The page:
AA Motoring says keeping an eye on the roadworthiness of your tyres is crucial to staying safe
You’re likely to fail your WoF if they’re not up to scratch and it’s often during their annual inspection that problems arise. But there are some things you can do to keep your tyres well maintained throughout the year.
Buying new tyres
If you’re proactively buying new tyres, then safety and longevity are the first things to consider. It is best to choose tyres that have strong grip and will stand the test of time. There are many manufacturers to choose from but stick with the traditional, reputable brands who usually offer a range of tyres for all budgets.
Don’t risk investing your money in used tyres, which are more likely to be old and perished and subsequently prone to cracking and blowing out, increasing the risk of an accident.
If you are determined to go down this route, bear in mind that you’ll also have to factor in additional costs to recycle your old tyres and get the replacements fitted and balanced. It may end up costing you more than you first thought, or the price difference may be negligible so it’s not likely to be worth the risk.
Remember, used tyres will have less tread depth, which can affect their performance. Tyres need good tread depth to be able to perform, especially in wet conditions. Tyres with no tread will create a film of water beneath your tyres. However, deeper treads allow more water to be displaced, providing greater grip on the road. Sometimes it’s a false economy to replace just one tyre if there’s another that’s nearly worn out, so consider your options, because it can be cheaper to buy in sets.
Checking your tyres is easy
Many people don’t realise you can quickly measure the tread of your tyres using a 20c coin. The bottom of the ‘20’ is approximately 2mm from the edge of the coin, so with the number facing towards you, insert the coin into the tread of the tyre. If you can read the whole number your tyre is getting close to the 1.5mm minimum legal depth for a WoF and it’s time to replace it. If the digits are still partly concealed, you know the tread of your tyre is still within the legal guidelines.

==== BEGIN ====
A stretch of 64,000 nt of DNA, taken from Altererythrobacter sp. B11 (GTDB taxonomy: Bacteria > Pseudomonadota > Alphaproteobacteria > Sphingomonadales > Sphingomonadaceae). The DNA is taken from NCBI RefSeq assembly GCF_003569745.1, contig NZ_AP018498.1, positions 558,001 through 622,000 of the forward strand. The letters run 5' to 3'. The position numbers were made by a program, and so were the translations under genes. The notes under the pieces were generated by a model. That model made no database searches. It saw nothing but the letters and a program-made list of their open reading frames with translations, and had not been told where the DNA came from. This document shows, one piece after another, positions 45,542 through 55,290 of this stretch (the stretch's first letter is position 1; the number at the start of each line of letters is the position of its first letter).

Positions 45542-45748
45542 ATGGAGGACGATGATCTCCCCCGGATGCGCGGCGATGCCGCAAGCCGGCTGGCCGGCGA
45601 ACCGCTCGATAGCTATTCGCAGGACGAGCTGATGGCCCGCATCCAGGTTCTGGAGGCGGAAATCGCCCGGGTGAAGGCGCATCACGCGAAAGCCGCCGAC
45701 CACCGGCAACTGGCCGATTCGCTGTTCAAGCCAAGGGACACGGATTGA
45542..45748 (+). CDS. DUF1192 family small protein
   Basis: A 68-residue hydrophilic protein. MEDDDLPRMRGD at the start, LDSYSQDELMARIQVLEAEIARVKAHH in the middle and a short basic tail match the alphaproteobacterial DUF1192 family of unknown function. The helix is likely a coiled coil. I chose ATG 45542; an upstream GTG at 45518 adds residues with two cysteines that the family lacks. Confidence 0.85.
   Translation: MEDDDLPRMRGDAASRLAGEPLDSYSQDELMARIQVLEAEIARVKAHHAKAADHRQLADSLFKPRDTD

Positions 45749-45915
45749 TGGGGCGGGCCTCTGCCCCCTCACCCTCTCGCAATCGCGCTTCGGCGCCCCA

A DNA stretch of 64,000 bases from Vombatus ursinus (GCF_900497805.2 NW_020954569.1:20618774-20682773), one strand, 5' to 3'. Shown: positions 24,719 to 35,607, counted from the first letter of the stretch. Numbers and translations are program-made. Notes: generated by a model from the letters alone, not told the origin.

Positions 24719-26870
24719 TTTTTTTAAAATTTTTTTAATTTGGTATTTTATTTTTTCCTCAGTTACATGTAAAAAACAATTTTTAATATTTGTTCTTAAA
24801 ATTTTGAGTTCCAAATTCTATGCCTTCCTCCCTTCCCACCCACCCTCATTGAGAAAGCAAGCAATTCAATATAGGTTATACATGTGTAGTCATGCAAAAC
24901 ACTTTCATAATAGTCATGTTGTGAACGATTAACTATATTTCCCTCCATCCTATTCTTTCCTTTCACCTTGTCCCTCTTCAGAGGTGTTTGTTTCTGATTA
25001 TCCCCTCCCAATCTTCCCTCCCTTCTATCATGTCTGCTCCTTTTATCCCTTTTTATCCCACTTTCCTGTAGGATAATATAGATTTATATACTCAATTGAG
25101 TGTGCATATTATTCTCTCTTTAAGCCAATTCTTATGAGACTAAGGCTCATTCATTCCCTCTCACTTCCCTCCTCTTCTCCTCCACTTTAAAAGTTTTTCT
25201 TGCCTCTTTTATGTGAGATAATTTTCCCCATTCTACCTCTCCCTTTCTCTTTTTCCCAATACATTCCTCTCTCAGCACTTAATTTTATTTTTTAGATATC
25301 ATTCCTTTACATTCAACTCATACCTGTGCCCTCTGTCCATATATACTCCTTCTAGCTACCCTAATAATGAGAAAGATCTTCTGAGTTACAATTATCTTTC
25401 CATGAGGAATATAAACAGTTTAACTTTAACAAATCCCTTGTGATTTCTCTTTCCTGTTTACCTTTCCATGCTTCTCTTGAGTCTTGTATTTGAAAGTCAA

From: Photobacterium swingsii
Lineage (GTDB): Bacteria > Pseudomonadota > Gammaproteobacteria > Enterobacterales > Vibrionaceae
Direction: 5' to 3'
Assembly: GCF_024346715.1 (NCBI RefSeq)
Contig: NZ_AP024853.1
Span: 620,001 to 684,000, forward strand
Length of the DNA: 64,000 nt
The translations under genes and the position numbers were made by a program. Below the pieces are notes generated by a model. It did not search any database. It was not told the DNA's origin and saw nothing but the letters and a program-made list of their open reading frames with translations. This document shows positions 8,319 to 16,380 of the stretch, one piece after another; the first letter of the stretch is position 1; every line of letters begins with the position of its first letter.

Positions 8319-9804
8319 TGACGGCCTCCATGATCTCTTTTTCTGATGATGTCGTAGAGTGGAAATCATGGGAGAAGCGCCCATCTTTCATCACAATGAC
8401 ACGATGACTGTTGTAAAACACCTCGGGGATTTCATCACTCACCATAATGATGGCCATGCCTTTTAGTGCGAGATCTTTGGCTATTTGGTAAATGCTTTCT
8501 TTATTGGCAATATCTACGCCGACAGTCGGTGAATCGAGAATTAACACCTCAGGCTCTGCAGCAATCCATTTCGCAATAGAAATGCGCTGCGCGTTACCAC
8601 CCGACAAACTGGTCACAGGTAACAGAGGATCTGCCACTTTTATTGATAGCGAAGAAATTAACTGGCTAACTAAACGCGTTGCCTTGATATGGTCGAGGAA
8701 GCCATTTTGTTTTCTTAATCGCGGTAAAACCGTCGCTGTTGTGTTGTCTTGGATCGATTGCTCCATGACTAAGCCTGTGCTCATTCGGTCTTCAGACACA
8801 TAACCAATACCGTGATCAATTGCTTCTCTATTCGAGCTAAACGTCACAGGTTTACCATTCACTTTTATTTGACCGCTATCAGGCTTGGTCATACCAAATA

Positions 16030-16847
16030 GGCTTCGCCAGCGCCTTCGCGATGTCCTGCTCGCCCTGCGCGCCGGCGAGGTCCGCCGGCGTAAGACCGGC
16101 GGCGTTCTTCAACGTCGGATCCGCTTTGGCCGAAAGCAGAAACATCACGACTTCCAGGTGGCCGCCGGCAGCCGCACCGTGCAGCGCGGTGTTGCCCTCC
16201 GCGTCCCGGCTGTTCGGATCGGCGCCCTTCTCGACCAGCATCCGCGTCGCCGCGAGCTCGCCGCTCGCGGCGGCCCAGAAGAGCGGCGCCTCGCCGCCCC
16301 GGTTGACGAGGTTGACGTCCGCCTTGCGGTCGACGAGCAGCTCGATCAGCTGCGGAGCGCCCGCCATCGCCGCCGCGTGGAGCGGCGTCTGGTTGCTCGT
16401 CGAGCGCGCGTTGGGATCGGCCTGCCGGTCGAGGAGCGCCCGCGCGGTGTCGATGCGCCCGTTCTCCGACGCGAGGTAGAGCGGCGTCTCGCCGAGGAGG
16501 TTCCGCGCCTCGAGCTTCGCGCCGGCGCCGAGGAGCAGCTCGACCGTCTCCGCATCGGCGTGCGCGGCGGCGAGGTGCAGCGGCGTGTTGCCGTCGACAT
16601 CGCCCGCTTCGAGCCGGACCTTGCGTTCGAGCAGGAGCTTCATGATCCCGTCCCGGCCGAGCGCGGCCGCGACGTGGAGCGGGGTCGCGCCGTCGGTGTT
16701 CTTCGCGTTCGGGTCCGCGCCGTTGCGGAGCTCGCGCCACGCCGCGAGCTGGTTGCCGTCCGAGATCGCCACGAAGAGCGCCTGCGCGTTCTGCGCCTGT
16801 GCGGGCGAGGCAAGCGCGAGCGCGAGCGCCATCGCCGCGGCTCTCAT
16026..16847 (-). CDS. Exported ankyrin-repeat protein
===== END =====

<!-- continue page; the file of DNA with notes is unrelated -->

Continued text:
Tyres with low pressure can sag in the centre, causing wear on the outside edges which will also affect cornering and braking. Tyres that are overinflated wear unevenly, have less grip on the road and can affect your ability to brake. As a general rule, 32 psi will be acceptable for most tyres, but many newer tyres can often hold more pressure.
It’s always a good idea to check your spare or space saver as well. Make sure it’s correctly inflated, look for any signs of wear and check that it’s secure in its holder with all of its tools. It’s easy to forget and neglect this tyre, but you’ll be kicking yourself if you breakdown at the side of the road with a flat.